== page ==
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Helen Thompson-Carter, Fabuleux Vous
Helen Thompson-Carter, Fabuleux Vous

What ever happened to old-fashioned manners?

Remember that time you turned away a sales rep because you were too busy? It didn’t matter that he or she had travelled three hours to reach the store at an agreed appointment time – after all, you had other priorities!

What about when you didn’t respond to that email or, worse, decided to delete it? Then there was that time when you forgot to return those phone messages.

In isolation, these actions may seem fairly innocuous but they can have damaging effects on a business when one discovers that the retailer across the road has secured the hottest new jewellery brand. 

Yep, that retailer may or may not have the best jewellery store in the area but some common courtesy meant they were able to nab the brands that are generating jolly good revenue for them right now, even if those brands could be performing a whole
lot better in your store.

Every business is dependent on a supply chain yet parts of that supply chain can be so undervalued by some that rudeness seems acceptable. Much emphasis is placed on the importance of showing politeness to customers so why is that same amount of emphasis not placed on retailer and supplier interactions? Why do so many jewellers believe that sales reps are not worthy of their time or energy ... until they want product or support?

Right now it seems there is no equality. I appreciate that this is not exclusive to the jewellery industry and that there are certain salespeople we would all rather avoid – read: hide from under the desk – but surely such poor behaviour can be improved.

This whole issue is rather perplexing given good manners is presumably one of the core lessons children are taught in their early stages of development.

If displaying politeness and respect for fellow human beings is not part of your company culture, can I suggest taking a culture warrant of fitness? It costs nothing to be nice and treating people well should permeate through every layer of your business.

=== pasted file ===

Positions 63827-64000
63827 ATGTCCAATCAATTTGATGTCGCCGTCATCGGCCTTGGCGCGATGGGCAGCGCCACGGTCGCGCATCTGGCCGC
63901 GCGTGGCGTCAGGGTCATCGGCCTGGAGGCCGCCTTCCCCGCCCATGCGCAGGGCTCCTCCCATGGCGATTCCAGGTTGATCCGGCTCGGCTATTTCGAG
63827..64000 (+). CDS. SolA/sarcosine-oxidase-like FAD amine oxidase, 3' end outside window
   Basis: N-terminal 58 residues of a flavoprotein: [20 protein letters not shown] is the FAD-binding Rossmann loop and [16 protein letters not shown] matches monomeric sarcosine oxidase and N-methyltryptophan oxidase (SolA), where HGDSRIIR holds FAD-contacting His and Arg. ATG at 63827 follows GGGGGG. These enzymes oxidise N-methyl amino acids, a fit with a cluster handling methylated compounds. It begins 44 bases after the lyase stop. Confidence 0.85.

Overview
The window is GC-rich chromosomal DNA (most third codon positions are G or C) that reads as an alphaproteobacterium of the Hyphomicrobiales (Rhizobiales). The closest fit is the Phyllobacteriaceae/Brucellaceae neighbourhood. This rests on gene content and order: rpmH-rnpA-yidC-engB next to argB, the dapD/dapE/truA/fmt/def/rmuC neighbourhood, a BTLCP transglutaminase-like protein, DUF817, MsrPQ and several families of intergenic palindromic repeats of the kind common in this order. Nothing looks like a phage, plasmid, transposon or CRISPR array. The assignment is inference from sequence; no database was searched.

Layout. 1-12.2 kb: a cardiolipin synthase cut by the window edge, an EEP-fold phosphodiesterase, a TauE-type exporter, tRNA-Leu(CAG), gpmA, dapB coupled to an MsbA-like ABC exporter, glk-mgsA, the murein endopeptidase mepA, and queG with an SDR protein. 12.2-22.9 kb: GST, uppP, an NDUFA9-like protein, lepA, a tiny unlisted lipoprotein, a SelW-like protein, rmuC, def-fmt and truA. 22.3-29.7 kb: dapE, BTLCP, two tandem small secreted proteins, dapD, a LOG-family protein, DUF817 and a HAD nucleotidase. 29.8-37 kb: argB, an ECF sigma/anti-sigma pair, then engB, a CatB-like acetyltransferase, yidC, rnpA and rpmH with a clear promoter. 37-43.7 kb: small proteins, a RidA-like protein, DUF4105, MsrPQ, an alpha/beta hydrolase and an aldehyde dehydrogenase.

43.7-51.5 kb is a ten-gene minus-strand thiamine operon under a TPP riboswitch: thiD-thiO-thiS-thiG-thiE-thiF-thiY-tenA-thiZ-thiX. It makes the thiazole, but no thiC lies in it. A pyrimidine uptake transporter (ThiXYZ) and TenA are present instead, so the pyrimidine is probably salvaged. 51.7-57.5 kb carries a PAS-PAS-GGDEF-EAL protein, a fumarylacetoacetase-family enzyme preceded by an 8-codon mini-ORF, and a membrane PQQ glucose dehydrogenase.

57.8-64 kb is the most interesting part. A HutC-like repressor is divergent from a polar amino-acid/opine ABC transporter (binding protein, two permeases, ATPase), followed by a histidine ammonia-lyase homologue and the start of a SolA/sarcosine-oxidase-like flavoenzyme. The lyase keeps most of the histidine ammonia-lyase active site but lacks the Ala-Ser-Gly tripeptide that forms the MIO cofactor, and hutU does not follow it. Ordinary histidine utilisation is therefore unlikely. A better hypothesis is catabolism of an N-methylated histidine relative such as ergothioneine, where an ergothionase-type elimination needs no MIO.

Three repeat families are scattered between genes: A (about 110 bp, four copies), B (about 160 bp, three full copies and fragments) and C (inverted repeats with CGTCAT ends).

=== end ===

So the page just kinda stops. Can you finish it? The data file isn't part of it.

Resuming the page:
Good, the bad and the ugly

Like all business sectors, the retail and jewellery industries are no exception; we see the best and the worst of behaviours.

There will always be the good, the bad and the ugly and without doubt I like to think the good outweigh the bad. However, we should be aiming to get it to the stage where the good far outweigh the bad.

There’s so much evidence to prove that a good dose of common courtesy reaps rewards for all parties. Many special friendships have been made in our industry between suppliers, retailers, media and the like, and in many cases these relationships and the working together of different parties across our industry have resulted in great success.

Think about Pandora and those retailers who trusted former Australia president Karin Adcock and that little ‘unknown’ brand.

They built strong relationships together that undoubtedly helped business to flourish ... not only is Adcock held in high esteem as one of our industry legends but many retailers have also borne the fruits from this venture – and continue to do so.

Employ the ‘people are everything’ motto coupled with good business practices and watch what happens. I guarantee that customers will return and that your store becomes their number one choice. Suppliers are also bound to come to you with new products and fresh ideas; people will talk and share thoughts about how fabulous you and your store are; and you will become spoilt for choice as well as for rock-solid relationships.

Given this, why wouldn’t one want to treat others with care and respect, regardless of the role they play in the industry?
I’m certain my fellow suppliers will agree when I say that we understand customers cannot be left unattended. We also appreciate there will be instances when unexpected matters pop up that need to take priority, but come on, don’t slam the door in our face (yes, it happens!).

The industry has enough challenges without a simple thing like bad manners adding to the mix of problems. Retailers and suppliers need to stand as a united front. Success shall come to those who work collaboratively.

There is a message here for all of us – never sever the hand that either feeds you now or may need to feed you in the future.

Remember, it costs nothing to be nice. Being so might even help you land the latest and greatest products for your store.

Name: Helen Thompson-Carter
Business: Fabuleux Vous
Position: Director
Location: Auckland, New Zealand
Years in the industry: almost at the five-year mark

Tuesday, 23 April, 2019 10:14am
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